The next time you
have an opportunity to bid a SCADA job; don’t be in such a panic. It’s still comprised of ordinary fiber cable,
ordinary fiber termination components, and a simple RS connection to the data I/O
Input / Output device.
SCADA systems are
used by water treatment plants, water well heads, natural gas and virtually any
industry that requires interfaces between the operator and controlling or monitoring
devices. SCADA has a unique built in
feature that enables the controlling element to store settings for running a
like or similar command on future events.
SCADA often uses a
very old concept of Bus Topology sometimes referred to as Token Ring, where
each of the add/drop units (often referred to as repeaters) is configured with
two sets of fiber optic or Category copper transmit/receive ports. What media cable is used strictly depends on
the distance to the next unit/repeater in line, as SCADA is typically a low
data rate transfer system that is spread out over a considerable distance.
Since data rates are
often so low, a low data rate fiber is most often the preference. The fiber type is usually multimode, which
can effectively transmit 10 megabits per second for 2 to 3 kilometers and even
further on professionally installed systems. Connectors on the equipment itself are usually legacy ST due to their
popularity at the time also when SCADA was popular. Additionally, SCADA often supports equipment
such as programmable controllers, which in turn monitors sensor data and activates
operational relays to turn things on and off, like pumps and valves. SCADA systems were state of the art at the
point of their introduction because they were simple, reliable and effective in
Contrary to the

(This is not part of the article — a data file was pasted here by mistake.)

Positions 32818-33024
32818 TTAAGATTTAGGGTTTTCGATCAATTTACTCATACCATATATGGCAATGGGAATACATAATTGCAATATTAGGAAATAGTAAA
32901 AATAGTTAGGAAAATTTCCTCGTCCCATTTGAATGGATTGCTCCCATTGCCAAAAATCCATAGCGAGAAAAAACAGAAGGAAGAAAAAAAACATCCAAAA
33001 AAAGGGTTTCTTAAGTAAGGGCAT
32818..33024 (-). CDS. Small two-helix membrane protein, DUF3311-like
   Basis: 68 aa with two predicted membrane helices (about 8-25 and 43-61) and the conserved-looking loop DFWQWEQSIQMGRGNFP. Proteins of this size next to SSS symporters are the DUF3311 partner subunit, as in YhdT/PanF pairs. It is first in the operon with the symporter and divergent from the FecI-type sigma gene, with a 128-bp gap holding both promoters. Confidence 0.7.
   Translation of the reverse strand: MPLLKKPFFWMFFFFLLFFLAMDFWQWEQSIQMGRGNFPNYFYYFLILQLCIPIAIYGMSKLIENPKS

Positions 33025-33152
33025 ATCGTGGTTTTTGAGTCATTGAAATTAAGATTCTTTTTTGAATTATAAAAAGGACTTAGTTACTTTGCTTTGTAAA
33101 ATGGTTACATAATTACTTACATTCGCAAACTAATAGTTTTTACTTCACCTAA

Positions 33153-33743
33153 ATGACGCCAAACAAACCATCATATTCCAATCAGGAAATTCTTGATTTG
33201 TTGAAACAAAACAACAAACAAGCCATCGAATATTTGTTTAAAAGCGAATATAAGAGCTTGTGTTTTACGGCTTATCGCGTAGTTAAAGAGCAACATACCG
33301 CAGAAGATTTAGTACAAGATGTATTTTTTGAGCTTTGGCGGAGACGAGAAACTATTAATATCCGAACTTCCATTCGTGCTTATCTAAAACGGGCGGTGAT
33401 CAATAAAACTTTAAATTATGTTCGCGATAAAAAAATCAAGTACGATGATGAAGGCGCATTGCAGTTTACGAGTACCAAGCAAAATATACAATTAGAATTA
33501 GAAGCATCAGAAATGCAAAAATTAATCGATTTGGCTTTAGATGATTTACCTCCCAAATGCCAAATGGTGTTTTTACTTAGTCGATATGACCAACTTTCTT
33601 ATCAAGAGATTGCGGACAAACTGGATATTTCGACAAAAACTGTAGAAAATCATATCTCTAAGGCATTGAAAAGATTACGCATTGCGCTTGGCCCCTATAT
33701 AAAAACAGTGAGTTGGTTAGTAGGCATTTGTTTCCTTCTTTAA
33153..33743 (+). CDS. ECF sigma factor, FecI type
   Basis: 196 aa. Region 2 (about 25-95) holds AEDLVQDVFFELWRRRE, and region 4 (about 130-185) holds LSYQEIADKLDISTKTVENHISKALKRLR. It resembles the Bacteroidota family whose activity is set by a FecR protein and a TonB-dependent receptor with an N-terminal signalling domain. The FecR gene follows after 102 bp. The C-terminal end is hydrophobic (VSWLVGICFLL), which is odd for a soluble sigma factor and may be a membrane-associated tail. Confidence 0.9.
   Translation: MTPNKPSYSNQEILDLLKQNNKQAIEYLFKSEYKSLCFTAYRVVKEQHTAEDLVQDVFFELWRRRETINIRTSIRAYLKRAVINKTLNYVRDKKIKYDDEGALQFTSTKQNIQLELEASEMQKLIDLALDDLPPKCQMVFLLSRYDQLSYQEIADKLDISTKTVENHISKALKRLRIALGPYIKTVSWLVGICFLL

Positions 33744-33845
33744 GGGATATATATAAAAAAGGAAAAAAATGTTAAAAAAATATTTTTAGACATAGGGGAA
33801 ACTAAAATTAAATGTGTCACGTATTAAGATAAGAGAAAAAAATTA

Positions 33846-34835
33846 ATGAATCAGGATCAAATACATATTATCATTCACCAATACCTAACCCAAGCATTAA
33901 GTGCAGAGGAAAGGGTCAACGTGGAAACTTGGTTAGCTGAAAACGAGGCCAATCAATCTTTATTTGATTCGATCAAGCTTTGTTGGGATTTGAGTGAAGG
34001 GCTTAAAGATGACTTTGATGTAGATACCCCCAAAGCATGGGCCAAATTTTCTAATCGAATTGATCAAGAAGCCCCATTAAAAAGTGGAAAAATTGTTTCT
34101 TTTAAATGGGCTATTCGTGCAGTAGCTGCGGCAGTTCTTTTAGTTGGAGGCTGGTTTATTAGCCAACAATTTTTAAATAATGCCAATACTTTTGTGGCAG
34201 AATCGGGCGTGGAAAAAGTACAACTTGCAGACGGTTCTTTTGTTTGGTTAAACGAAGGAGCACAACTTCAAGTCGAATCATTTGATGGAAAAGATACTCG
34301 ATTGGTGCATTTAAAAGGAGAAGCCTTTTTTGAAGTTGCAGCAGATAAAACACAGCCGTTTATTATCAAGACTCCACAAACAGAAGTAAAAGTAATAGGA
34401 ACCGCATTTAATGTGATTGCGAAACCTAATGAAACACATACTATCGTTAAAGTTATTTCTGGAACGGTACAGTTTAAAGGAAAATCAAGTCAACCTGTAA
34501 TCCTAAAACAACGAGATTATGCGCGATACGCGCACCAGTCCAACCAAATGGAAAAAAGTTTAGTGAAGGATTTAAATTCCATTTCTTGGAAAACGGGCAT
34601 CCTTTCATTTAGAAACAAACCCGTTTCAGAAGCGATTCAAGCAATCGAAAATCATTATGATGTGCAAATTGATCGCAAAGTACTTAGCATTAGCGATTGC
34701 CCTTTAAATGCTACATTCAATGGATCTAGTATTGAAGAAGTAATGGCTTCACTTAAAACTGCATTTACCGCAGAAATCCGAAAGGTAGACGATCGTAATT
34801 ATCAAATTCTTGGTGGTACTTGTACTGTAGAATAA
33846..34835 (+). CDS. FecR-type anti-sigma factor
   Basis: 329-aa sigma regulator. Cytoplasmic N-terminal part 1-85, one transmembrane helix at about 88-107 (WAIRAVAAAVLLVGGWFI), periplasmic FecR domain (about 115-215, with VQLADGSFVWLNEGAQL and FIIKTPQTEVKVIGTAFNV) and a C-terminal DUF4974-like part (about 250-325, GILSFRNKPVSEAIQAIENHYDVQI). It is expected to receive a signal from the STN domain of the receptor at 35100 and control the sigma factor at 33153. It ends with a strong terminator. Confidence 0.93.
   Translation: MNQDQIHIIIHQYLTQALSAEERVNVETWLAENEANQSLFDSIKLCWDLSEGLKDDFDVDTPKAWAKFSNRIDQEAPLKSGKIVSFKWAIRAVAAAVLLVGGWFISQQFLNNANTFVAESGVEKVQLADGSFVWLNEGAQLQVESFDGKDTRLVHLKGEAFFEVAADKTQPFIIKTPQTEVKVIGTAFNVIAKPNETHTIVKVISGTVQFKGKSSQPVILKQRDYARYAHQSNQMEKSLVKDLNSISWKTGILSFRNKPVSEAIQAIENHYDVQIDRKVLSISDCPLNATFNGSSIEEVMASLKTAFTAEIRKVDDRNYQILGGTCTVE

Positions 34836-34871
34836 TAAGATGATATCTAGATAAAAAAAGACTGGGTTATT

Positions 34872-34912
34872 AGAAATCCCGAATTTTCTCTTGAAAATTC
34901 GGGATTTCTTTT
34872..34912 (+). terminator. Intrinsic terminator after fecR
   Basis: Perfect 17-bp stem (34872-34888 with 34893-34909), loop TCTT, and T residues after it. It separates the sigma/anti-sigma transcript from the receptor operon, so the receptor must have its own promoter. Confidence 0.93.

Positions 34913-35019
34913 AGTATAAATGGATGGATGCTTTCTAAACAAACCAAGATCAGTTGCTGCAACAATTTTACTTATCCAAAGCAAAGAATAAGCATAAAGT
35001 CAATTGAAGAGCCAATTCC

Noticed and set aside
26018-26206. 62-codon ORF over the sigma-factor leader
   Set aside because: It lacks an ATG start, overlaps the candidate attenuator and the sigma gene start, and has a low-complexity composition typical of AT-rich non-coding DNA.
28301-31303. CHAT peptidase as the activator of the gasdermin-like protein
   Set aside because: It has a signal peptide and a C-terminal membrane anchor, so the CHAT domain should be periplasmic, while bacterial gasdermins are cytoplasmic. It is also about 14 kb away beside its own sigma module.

belief of SCADA system operators, issues typically begin due to their
confidence in the system and lack of checking network components. Additionally, Structured Cabling Standards
did not exist when many SCADA systems were installed. Odds are slim on modern day conveniences,
such as slack cable being available to work with. Also, with SCADA systems
usually only employing two fibers in and two fibers out, termination panels
with the appropriate number of ports are far and few between, often leading to
several unused connectors stored un-terminated in the bottom of the box.
Let’s review this
for a second; old technology, old connectivity components, undersized patch
panels, harsh environment use, few or no Standards Documents to direct the
original installation, new young operators with little to no knowledge of SCADA
and maintenance staffs that are about to retire. This sounds like a recipe for disaster, but
it doesn’t have to be. Fiber is still fiber
and you know how to fix it right?
If you don’t, I
suggest that you get back to school, "fiber school that is”, and learn the ins
and outs of SCADA and the many other applications for fiber. If someone requests a bid to rework a SCADA
system, you need not be afraid. Be
cautious and understand that these systems were typically built many years ago
and the equipment is often located in harsh environments. Also, be aware that the system may not look
much like the systems you are installing today.
I recommend that you
come prepared! Extra fiber connectors,
extra patch panels and connection bulk-heads may be needed to replace rotted
and / or corroded components. Also,
don’t forget the bug spray for spiders and other nasty critters hiding in the
dark, damp, unforgiving places where SCADA equipment is found.
It’s a wonder how
this fiber can work flawlessly for so long. But then again, everything has a life expectancy and this is why we are
seeing SCADA re-work bids popping up all over the place.
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